Not every company is freaking out about the General Data Protection Regulation. Some are cashing in, big time.

The widespread hand-wringing caused by the last-minute scramble of businesses ahead of the May 25 GDPR deadline is fueling a cottage industry of GDPR experts and consultants. The sheer number of experts is leading some to see danger that bad advice is peddled about what nearly everyone finds a bafflingly vague regulation. Y2K, after all, saw an explosion of consultants and providers on hand for panicky businesses.

The arrival of GDPR isn’t exactly a sudden shock. Data privacy experts such as Robert Streeter, News UK’s group data protection officer, have long warned others not to take the advice of every so-called expert at face value. But many companies procrastinated in addressing the implications of GDPR, leading some companies to jump on quick-fix, cheap options at the last minute in order to proclaim they’re compliant. But some of these options are either totally bogus or not actually required under GDPR. A quick online search surfaces dozens of different GDPR courses. Some are more bona fide and endorsed by the Information Commissioner’s Office; others are unaffiliated with any official body.

The issue is there are no official GDPR qualifications, unless you’re being hired as a data protection officer — a role defined by the ICO. Otherwise, it’s rather wooly what qualifies one as a GDPR expert. For example, do you need a law degree? Apparently not, according to John Mitchison, director of policy and compliance at the Direct Marketing Association, though it’s preferable.

“The formal certifications mentioned in the GDPR haven’t been created yet, so companies saying they are certified — by who? They can only be self-certified or have had a lawyer check it, but that’s not enough,” said Chad Wollen, chief marketing officer of ad tech vendor Smartpipe, who has worked on both the media owner and the advertiser side.

One data protection trainer and consultant has posted on his LinkedIn profile: “Data Protection trainer and consultant. Not GDPR certified because nobody is.” Another industry executive added that there are no real GDPR qualifications, but “plenty of charlatans.”

“There are a bunch of people calling themselves experts and doling out shonky advice,” said Dan Wilson, CEO of London Media Exchange. “They won’t be penalized by regulators for having taken bad advice because they’ll still be able to show that they’ve been trying to act in the spirit of the law. The issue is that these companies are going to have to start again from scratch.”

LinkedIn is starting to fill up with cries for help — and dozens have “GDPR consultant” in their job titles. “A small agency we work with has been totally messed around by a supposed GDPR expert, and as a result, they are now just a few weeks to go and need to start again,” read a message on LinkedIn this week.

Part of the problem is there is a serious lack of skilled data protection professionals in the market, which means DPOs are in short supply, and those businesses that don’t have well-resourced legal teams are turning to quasi experts for guidance. In 2016, the International Association of Privacy Professionals calculated that in the U.K., a minimum of 28,000 DPOs would be required in businesses. But a DPO role requires specific technical skills and a deep understanding of data protection, and those are tough to find.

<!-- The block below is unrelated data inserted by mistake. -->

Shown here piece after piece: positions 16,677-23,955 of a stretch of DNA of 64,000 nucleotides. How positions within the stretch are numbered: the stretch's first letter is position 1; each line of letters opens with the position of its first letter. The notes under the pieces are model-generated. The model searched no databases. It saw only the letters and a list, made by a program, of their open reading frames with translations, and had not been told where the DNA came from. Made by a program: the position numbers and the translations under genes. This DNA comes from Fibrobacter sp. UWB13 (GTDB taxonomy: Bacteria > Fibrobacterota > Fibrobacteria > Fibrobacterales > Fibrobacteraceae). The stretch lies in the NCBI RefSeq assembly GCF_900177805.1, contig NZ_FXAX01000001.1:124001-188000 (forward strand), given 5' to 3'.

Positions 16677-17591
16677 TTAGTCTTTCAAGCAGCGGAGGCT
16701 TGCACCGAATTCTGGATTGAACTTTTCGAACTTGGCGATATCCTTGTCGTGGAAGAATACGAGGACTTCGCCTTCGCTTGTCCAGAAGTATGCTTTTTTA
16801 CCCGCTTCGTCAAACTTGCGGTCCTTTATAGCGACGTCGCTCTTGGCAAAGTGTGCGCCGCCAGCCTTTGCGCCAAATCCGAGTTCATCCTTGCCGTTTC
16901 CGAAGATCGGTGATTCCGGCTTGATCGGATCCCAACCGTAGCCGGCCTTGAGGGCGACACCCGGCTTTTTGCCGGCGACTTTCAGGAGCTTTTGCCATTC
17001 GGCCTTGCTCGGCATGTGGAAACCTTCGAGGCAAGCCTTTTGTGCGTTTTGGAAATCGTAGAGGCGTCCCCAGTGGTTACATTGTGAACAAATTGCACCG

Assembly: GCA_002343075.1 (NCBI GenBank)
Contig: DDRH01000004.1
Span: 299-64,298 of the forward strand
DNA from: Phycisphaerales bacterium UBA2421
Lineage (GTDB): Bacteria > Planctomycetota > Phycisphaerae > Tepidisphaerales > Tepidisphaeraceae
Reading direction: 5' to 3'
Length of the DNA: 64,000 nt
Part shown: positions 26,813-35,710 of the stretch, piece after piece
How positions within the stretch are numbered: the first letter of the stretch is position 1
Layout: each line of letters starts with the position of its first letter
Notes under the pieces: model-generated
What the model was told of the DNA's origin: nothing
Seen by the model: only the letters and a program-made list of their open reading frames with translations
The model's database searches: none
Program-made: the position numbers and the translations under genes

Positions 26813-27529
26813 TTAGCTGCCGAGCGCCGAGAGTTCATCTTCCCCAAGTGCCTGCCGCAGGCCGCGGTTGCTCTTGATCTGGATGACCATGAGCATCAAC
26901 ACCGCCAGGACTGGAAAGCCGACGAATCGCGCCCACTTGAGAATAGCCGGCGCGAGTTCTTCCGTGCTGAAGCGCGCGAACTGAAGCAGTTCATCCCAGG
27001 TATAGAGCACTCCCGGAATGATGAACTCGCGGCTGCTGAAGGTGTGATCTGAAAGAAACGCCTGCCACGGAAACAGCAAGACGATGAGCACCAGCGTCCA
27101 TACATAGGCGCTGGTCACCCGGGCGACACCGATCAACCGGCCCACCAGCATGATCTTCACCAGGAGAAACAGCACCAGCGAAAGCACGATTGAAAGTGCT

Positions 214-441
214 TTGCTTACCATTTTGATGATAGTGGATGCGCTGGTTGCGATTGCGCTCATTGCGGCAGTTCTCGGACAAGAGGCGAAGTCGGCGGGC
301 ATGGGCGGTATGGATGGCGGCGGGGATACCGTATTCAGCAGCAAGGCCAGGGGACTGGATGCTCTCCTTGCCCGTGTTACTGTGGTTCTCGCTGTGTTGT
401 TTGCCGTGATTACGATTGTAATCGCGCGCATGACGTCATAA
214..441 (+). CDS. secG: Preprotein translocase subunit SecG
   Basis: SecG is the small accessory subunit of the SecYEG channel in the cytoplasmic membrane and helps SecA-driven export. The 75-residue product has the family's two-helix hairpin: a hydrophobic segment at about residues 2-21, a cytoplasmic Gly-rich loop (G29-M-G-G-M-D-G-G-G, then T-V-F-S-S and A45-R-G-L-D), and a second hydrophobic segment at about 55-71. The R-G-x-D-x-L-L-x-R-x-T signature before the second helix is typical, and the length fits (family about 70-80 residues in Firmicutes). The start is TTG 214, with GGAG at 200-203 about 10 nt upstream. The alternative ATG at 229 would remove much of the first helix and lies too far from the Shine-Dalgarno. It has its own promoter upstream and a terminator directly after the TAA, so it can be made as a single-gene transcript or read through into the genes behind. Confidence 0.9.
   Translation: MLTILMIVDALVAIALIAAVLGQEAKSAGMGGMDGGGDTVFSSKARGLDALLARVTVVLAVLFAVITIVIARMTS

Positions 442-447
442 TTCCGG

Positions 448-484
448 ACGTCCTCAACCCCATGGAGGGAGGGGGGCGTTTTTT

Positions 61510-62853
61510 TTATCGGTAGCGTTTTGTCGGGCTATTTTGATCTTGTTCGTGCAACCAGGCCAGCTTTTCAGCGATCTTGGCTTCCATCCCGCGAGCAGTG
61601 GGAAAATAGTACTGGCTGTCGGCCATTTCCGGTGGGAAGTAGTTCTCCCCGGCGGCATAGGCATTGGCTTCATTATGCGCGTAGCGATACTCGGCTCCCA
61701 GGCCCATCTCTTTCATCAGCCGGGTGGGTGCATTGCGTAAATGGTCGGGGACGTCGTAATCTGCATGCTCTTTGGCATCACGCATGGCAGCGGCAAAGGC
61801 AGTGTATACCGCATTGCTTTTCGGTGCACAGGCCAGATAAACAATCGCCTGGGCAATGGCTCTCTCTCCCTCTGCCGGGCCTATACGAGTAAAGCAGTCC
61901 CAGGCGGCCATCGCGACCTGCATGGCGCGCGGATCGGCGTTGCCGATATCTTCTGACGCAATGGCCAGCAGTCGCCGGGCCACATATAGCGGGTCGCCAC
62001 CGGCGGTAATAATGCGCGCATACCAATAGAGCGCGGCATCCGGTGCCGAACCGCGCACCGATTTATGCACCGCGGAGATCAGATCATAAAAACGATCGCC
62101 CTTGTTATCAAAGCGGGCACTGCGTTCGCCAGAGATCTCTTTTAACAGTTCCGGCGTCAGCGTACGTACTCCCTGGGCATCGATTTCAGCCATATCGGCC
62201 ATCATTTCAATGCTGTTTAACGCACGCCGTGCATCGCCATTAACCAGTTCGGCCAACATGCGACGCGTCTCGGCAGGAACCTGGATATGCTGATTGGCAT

“There is an enormous shortage of people who can be employed as DPOs,” said Wollen. Typically, that’s a problem for smaller organizations that have less resources, though some have opted to share the cost of an external DPO, and others have asked them to merely greenlight compliance work rather than start from scratch, reducing their bill in doing so. But this skills gap has opened up a chasm that opportunists are exploiting.

“That gap is being filled by people who don’t have the qualifications,” said Wollen. “There is a culture forming where you can sit for an online exam and come away with a piece of paper saying you’re certified. These online courses are now being churned out.”

Mixed messages around whether legitimate interest will exonerate businesses from having to ask for consent are also rife, according to sources. But like with all laws, the devil is in the detail, and people are being misinformed by self-proclaimed experts that haven’t done their homework.

“Lots of people are grasping for legitimate interest as a get-out-of-jail-free card, not understanding that one of the biggest questions you must ask is: Does the data subject have a reasonable expectation to use their data? If they have never heard from you and there is no relationship, then how on earth can they?”

Inboxes everywhere are pinging with messages from all kinds of companies, asking people to give consent or simply informing them that if they take no action at all, that will be viewed as consent. One of the unintentional side effects of this panicked consent checking: consumer consent fatigue. The smarter marketers will weed out inactive people in their databases rather than blast everyone in them with compliance messages.

However, these slapdash techniques for compliance aren’t likely to stick. Bona fide insurance companies have gotten wind of the opportunity to provide businesses with GDPR compliance cover, according to sources. “You can be sure insurance companies will go through a business’s compliance meticulously before giving cover,” said Wollen.

There is some hope. Some believe the May 25 deadline will strip away the genuine GDPR experts from the cowboys. “Without a scary deadline, the people with skills and good ideas – new and old – will thrive but the folk who rely on scaremongering will be stuffed,” said Tim Turner, data protection trainer and consultant.

For more on the GDPR, download Digiday’s official guide. 

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